I suppose it was inevitable that bliss from the past months of walking the woods with Nora would get interrupted in a dramatic way. I got a glimmer of what was coming when I noticed she disappeared from our usual path so completely one day that I couldn’t hear the characteristic crunch through the leaves or thunder of racing legs and she raced past me to keep the lead. She was out of sight out of mind until I heard the barking. Loud insistent barking like that could only mean one thing. She had found some living thing to play with, torment, or chase. Whichever the case, I knew I wouldn’t be able to stop whatever was going on so just kept walking the path. The barking finally stopped and Nora finally re-joined me on our walk.
The next day the same thing happened, only this time I decided to go see, not rushing, just walking my regular pace in the direction of all the racket. By the time I got there, all I could see was the large furry behind of something high up in the tree Nora was now guarding with diligence, her barking reduced to an occasional yelp. She finally lost interest and off we went back on our usual path.
Out again a few days later Nora didn’t even make it into the woods before chasing a cat up a tree.
No way that cat was going to play or move until we were long gone, enabling us to move into our walk soon enough. And then, memory like a steel trap and nose to wind, Nora took off in the direction of her other new furry friend and the barking began again. This time it was really screechy, insistent in a frantic kind of way, she sounded out of control. I veered off and crunched through the woods until I came to where we had stood few days earlier and there it was, moving slowly in circles on the ground, and in every way trying to escape Nora’s insistence.
Nora of course got too close and bam, her head emerged in a whimper with the telltale quills hanging from her snout. Now I knew it was a porcupine.
It’s now twenty-four hours later and two of the offending quills still hang from her nose and lip. You would think I’d be able to reach over and just pluck them out for her. But she is on high alert and won’t let me near her. Like when this happened before in the spring, I want to see if these two strangely isolated quills will make it out on their own.
Reflecting on all this in the space of anxiety we both seem to be feeling today as a result, I wonder if Nora wanted more than to just play. Yes her tail was wagging, but she was also being fierce, much like her relationship with her tuggy, without a gentleness that might allow the porcupine to trust her intentions. The porcupine didn’t know what Nora wanted and so fear was initiated, and quills sent.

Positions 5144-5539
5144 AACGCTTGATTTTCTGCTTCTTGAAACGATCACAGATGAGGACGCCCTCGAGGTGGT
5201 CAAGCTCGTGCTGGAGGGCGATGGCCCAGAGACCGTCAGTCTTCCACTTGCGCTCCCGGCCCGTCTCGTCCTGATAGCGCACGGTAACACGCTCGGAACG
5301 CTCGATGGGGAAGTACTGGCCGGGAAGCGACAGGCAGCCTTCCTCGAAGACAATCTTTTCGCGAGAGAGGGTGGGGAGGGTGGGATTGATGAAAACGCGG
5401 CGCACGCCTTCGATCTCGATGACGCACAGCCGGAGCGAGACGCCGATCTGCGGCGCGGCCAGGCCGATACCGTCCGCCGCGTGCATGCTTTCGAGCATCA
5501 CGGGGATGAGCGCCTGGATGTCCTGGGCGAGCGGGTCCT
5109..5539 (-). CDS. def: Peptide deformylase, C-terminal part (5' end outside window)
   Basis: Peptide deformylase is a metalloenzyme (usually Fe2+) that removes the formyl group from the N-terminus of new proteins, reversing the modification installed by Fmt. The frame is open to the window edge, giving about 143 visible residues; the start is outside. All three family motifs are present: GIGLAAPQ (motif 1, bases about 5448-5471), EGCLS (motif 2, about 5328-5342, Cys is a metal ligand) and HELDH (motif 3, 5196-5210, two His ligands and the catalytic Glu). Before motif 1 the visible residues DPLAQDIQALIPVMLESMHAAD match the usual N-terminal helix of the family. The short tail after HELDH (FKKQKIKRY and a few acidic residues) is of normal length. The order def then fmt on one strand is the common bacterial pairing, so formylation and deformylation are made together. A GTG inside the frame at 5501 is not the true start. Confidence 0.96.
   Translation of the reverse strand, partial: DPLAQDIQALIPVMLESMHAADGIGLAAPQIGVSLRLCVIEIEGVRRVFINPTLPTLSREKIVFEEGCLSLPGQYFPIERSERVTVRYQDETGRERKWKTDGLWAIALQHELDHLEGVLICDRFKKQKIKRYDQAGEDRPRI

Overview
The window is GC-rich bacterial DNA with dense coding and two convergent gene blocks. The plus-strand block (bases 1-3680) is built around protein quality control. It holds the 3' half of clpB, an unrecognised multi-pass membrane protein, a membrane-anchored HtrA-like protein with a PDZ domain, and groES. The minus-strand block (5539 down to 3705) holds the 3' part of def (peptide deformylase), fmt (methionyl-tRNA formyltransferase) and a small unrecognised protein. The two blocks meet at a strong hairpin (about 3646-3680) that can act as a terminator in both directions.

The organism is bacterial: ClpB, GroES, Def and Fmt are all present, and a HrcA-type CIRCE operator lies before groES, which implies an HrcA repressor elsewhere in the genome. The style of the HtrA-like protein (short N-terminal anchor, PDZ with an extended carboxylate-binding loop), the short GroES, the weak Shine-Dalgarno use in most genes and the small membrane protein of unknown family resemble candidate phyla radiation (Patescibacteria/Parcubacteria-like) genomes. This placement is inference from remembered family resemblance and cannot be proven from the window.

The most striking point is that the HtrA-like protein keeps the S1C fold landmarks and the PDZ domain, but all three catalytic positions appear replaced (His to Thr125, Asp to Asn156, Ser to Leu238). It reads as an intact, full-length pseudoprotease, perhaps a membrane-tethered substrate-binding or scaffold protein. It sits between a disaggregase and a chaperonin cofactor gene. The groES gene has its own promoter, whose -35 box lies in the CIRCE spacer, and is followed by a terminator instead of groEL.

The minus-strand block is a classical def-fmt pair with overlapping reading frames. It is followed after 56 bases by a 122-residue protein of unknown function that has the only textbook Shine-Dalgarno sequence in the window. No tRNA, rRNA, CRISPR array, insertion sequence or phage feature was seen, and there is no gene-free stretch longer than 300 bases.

I’ve been told a lot in my life that I am too serious. That I need to relax, put my intelligence on hold to have fun or enjoy my bliss. Of course this just makes me feel crazy and discounted. And as much as I can imagine the gentle loving generally non aggressive porcupine having a grand o’ll time playing all by himself and only feeling fear and protecting himself when something insistent gets too close, my empathy is with Nora at the moment. She literally cannot lick her wounds. She is stuck with the painful reminder of rejection of this possible playmate, of having fun her way.
So the only way out I can see is to open up with empathy to the porcupine in me too. Understand that my appreciation for the discovery of adventure each day, for having fun the way I have fun is right here, every day at my disposal and is a damn good way to have fun. It may be expressed more like Nora, with exuberant energy, but it is still fun in the way that fun can be considered enjoyment or lighthearted pleasure. I can always feel where childlike innocence of faith and trust live in the infinite possibilities for what can be seen and felt and created each day.
Mostly right now, I miss my easy lighthearted time in the woods with Nora when we are typically aligned and moving through sacred space individually but together at the same time. I miss the day free of the anxiety of anticipating pain and discomfort. This is the kind of day when taking that particularly beautiful picture,
communing with my beloved brook,
or making that particularly yummy thing to feed myself makes a big difference.
A thin slice of my homemade levain bread toasted like a cracker, with pieces of the Cabot’s xtra-sharp cheddar cheese that I buy a pound of at a time from the gigantic wheel that always lives in the neighborhood corner store, topped by the canned pickled peppers I made a few months ago, sweet yellow peppers from the farm, roasted skinned cored sliced and combined with fresh garlic and ginger in a light vinegar brine with a touch of olive oil. A simple combination of complex flavors, amazingly delicious.
I’m hoping I don’t have to take Nora to the vet tomorrow. We’ll see.